|People protesting the execution of Troy Davis in Paris, France|
Now, there are many instances in U.S. history (and certainly in the history of other nations) where people executed by the state were later found innocent, be it from new DNA evidence, or somebody later confessing to the crime, government/judicial corruption etc. With this in mind, imagine how it must feel to be that wrongly-accused person. Possibly spending 20 years of your life or more in prison, your reputation tarnished, your family ashamed and/or devastated that their loved one lost their freedom and is on death row, and later being killed by the State for a crime of which you are entirely innocent. Can you think of a more terrible reality? I truly pity these people, the feeling of helplessness and injustice must be unbearably heartbreaking.
With that in mind, how can anyone be in support of the death penalty? If these wrongful convictions happen even once in the history of our justice system, the death penalty should be abolished. However, it has happened more times than we will ever know, and will repeatedly happen, as long as people remain imperfect. Considering that the death penalty has not proven to be a useful deterrent to committing violent crimes, and it's supposedly more expensive to execute someone than to actually keep them alive in prison, then I just don't see how anyone with a functioning sense of reason can continue to support this truly barbaric institution.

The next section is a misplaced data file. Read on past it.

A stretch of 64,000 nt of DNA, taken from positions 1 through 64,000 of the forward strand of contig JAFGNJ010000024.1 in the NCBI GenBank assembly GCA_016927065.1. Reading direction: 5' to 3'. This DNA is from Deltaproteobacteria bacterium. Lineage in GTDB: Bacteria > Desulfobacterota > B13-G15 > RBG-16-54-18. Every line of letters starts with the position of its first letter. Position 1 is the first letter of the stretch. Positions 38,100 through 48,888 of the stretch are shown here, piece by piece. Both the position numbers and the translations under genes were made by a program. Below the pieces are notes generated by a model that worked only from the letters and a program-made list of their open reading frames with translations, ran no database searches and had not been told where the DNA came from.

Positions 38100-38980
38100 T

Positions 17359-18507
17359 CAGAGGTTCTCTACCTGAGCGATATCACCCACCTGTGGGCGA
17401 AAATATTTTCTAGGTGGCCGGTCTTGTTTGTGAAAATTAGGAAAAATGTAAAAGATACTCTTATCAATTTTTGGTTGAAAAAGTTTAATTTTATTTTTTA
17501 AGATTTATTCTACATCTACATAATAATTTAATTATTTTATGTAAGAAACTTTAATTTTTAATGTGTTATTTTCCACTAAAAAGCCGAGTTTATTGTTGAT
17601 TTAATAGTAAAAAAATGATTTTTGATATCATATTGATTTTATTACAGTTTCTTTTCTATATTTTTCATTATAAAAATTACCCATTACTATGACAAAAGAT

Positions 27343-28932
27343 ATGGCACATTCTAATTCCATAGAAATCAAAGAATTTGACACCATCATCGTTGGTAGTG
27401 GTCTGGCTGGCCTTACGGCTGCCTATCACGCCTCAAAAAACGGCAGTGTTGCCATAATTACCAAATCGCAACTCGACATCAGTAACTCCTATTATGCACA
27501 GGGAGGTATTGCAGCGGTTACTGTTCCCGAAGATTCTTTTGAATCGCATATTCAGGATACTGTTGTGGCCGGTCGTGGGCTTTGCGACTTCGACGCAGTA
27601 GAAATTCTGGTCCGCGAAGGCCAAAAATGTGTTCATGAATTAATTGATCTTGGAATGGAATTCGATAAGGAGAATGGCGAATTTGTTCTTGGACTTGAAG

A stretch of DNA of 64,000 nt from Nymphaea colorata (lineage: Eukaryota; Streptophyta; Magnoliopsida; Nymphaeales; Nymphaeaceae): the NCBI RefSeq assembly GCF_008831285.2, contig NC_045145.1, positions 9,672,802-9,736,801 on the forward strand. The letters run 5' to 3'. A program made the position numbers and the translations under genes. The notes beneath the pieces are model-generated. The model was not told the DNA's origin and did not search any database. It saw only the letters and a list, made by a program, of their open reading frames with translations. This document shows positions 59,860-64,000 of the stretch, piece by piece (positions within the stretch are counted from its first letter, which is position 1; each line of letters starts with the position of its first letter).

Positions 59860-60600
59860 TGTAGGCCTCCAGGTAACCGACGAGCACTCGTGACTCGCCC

|Could be you, whether you committed a crime or not.|
What's your opinion? Do you find my arguments compelling? Should the death penalty continue to be implemented in the U.S., as well as other countries around the world, as long as our justice systems remain decidedly imperfect? Please respond with a thoughtful comment discussing your opinion.
I have the privilege to be affectionately and respectfully your humble servant,